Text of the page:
Posted by Megan Marsh
Amazon was looking sinister enough before the drones. Its inexorable rise has made it the subject of increasing scrutiny: Deborah Friedell's review of The Everything Store in the latest edition of the London Review of Books gives a fairly chilling account of the ruthless business strategies the company used to propel itself to the top of the retail food-chain. This week's decision to unveil its robot army pushes it over the edge into fully-fledged cartoon villain territory.
Even if drones don't give you a touch of the heebie-jeebies (and they should - I remain unconvinced by Dave Eggers's vision of the future in The Circle, but the drone chase scene is beginning to look uncomfortably prescient), they encourage our tendency to view our dealings with Amazon as automated, streamlined and labour-free. Add to basket - click - proceed to check-out - click - and your book is on its way. For those working a low-paid job inside one of Amazon's innumerable warehouses, this couldn't be further from the truth. In 2012, Mac McClelland exposed the draconian working conditions such warehouse workers face in her article for Mother Jones, 'I Was a Warehouse Wage Slave'. And just last week the BBC published its own investigation into conditions in Amazon's UK warehouses, which found workers subjected to ten and a half hour shifts, forced to work at a backbreaking pace in order to meet unfeasible targets. Their undercover reporter Adam Littler summarised: "We are machines, we are robots, we plug our scanner in, we're holding it, but we might as well be plugging it into ourselves."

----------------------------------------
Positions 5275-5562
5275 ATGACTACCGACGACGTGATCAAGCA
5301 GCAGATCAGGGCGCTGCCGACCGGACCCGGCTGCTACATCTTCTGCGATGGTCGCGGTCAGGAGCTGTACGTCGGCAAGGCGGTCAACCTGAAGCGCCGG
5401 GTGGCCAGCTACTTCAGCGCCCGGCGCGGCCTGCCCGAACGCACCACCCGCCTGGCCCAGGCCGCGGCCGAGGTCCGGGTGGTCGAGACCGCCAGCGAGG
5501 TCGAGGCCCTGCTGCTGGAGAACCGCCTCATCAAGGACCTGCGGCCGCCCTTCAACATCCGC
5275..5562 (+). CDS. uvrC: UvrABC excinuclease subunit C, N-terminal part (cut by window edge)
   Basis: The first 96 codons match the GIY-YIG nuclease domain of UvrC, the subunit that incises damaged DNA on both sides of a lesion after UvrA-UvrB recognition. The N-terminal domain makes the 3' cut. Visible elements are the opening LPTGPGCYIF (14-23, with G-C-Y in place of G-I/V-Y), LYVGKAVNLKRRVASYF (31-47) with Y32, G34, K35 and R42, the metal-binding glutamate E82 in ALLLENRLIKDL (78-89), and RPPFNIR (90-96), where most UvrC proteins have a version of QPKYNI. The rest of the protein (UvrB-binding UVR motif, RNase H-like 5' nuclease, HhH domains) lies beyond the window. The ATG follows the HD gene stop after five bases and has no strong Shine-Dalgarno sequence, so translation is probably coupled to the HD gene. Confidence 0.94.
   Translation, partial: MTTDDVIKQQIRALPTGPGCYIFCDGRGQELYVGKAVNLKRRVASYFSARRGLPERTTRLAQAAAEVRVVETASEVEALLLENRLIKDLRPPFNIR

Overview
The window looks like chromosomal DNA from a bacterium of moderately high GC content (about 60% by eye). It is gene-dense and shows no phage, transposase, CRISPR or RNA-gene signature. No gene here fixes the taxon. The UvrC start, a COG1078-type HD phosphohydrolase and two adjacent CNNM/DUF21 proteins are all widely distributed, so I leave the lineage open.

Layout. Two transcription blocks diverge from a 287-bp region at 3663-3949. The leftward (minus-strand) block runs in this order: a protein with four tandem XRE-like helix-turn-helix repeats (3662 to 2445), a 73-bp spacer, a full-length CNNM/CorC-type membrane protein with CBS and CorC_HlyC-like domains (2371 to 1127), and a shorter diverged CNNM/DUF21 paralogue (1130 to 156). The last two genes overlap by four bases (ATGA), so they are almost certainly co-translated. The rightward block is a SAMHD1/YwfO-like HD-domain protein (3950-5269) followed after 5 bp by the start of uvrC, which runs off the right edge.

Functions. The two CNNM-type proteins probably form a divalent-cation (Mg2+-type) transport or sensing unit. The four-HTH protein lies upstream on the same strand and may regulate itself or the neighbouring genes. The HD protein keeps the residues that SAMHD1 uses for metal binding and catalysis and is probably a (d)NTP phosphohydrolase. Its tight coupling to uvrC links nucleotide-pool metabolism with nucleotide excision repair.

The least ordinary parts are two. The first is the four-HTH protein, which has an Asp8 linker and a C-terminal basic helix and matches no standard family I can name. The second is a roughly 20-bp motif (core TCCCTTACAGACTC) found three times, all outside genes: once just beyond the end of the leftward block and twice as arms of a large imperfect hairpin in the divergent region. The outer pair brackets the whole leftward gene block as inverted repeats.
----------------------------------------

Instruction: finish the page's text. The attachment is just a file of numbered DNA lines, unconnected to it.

To buy a pack of ten eggs from free-range chickens costs £2.05 more than a pack of 'everyday' eggs at Tesco. To buy a copy of Do Androids Dream of Electric Sheep? from free-range booksellers at the London Review Bookshop, Daunt Books or your local independent bookshop costs £2.40 more than it would from Amazon. Tesco markets their free-range eggs as 'Happy Eggs'; 'Happy Books' sound pretty awful, but I can vouch for our happy booksellers. Come to see us in our natural habitat, gliding between the bookshelves, keeping a hungry eye out for what we're going to read next. Our recommendations could not be further from algorithm. And if you want us to post your books to you, they'll be delivered by postman.